By Bobbie Koch (Sicangu Lakota) Associate AIA & AICAE, and Valeriah Big Eagle (Ihanktonwan) Ed.D., M.S.Ed.
Since the 1940s, our Lakota Uncis – our grandmothers – advocated to bring a Native American Community Center to Mniluzahan Otunwahe (Rapid City). For the past few years, He Sapa Otipi – Community Center for the People of the Black Hills – continues to carry forward our Uncis dream to provide a safe place guided by Lakota values for all our Relatives – Native and non-Native alike. In mid-July, our He Sapa Otipi team shared our story and journey with the region’s design community at Design in the Hills 2022 through a presentation, Q&A, and design charette.
He Sapa Otipi is working towards creating a culturally-driven, environmentally-responsive Community Center to serve as a hub of resources and gatherings for Indigenous peoples living in Rapid City, as well as western South Dakota and the Black Hills. The Indigenous-hosted community center looks to provide a safe place for reconnecting Lakota well-being to character, ceremony, community, cultural awareness, and identity for all ages and peoples. Rapid City is often referred to as Racist City amongst Indigenous peoples and other peoples of color in the city. Part of He Sapa Otipi’s mission is to encourage a broader culture of unity and respect within our Native American community, and to promote healing between Native and non-Native peoples for the betterment of the present and future generations.
Over the last year, He Sapa Otipi has engaged in a participatory outreach process with our community to learn what their programming priorities are for the community center, where they want the community center located in the city, and how this community center will bring healing to our community. Our team has been working closely with the City of Rapid, as well as local and regional organizations to make this long over due dream a reality.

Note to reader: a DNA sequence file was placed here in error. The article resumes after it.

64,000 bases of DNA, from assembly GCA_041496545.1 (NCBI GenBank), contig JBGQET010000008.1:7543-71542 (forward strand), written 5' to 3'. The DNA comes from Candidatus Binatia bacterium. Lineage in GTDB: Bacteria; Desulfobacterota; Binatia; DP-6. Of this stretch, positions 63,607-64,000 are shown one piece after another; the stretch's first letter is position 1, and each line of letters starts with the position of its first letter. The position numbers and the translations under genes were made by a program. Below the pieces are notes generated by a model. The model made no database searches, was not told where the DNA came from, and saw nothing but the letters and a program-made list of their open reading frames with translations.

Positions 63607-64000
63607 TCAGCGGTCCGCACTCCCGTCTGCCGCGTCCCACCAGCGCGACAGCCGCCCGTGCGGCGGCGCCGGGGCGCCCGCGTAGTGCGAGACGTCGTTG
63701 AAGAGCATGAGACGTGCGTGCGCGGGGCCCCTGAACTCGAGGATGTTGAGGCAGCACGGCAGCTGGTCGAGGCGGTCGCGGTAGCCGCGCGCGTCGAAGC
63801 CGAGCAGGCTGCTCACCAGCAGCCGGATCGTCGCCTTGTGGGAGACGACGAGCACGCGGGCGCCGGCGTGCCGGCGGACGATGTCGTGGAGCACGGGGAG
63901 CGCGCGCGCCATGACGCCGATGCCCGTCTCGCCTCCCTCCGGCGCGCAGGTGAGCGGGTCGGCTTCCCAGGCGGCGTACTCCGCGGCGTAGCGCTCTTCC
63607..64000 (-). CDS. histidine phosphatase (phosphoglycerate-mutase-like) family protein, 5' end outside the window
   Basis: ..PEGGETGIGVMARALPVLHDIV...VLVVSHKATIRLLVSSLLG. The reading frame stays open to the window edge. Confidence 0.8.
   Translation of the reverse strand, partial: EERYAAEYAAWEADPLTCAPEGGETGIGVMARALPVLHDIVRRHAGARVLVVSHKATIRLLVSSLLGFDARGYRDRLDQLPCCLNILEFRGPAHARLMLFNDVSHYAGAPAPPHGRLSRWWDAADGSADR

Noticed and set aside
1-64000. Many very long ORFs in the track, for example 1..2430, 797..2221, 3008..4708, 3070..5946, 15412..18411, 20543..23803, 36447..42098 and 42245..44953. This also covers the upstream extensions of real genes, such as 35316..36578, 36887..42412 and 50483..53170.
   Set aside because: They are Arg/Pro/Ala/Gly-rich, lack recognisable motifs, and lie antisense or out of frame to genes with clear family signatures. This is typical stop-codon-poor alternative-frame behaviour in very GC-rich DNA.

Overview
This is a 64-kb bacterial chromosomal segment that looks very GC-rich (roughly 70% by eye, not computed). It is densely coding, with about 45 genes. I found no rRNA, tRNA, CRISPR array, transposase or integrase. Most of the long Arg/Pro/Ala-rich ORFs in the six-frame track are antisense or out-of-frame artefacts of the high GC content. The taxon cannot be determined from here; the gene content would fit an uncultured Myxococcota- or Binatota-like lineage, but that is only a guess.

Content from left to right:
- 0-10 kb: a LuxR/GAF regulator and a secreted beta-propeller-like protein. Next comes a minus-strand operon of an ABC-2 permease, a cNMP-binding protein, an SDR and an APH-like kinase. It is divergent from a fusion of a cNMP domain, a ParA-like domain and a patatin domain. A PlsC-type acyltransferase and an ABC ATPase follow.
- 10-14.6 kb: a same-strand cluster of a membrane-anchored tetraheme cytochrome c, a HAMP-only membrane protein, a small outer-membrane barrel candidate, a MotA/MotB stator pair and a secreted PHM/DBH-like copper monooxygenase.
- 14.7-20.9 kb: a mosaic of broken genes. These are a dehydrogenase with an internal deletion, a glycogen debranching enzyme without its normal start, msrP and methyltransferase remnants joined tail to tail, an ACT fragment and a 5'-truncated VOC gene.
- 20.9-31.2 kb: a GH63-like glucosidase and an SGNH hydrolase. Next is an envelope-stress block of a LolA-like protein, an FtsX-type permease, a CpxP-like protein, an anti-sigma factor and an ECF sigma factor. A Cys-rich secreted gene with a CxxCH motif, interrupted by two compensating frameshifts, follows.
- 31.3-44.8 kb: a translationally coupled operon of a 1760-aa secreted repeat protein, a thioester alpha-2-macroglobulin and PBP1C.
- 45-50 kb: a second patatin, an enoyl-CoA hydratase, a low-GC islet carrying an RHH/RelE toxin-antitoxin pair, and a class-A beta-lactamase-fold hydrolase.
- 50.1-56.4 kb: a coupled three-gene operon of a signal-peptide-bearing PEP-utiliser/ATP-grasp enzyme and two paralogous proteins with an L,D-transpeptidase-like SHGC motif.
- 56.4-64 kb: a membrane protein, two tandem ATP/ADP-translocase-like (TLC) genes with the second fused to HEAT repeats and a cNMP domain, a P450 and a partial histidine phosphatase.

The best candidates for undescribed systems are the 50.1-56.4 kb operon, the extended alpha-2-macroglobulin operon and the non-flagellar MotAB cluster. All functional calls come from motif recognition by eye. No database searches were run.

The design charette at this years Design in the Hills 2022 gave us all – He Sapa Otipi and our region’s design professionals – an opportunity to dream an otherwise for three different potential site locations in Rapid City. The three sites included: (1) North Rapid – to be closer to the predominately Native American part of town; (2) Along Mniluzahan/Rapid Creek – to reclaim an ancestrally and historically significant place to Native Americans, specifically Lakotas; and (3) Downtown Rapid – to create a cultural corridor and an Indigenous presence in the city center. For He Sapa Otipi, this activity was valuable and enjoyable. We look forward to building upon the great ideas generated by each of the charette groups.
Pilamayaye (Thank You) to Design in the Hills and AIA-South Dakota for being so welcoming and supporting He Sapa Otipi and this project. We look forward to sharing our progress as time continues to unfold and opportunities arise.
Cover Image: One of several designs presented for the He Sapa Otipi Design Charette. Photo credits: Tanya Olson
The Design in the Hills committee was formed in 2011 by architects, Kris Bjerke and Tanya Davis and interior designer Maggie Job. Over the years, many new faces have trickled through the committee as leadership in the AIA South Dakota organization has evolved, however Kris has been the anchor to an event which has become a much-anticipated gathering of designers in the Black Hills each summer. The current committee includes Ms. Bjerke, architect and AIA SD board members, Jenn Johnson, Brad Burns, and interior designers Jessica Bergeleen, Kelli Trebil, and AIA South Dakota executive director, Angela Lammers.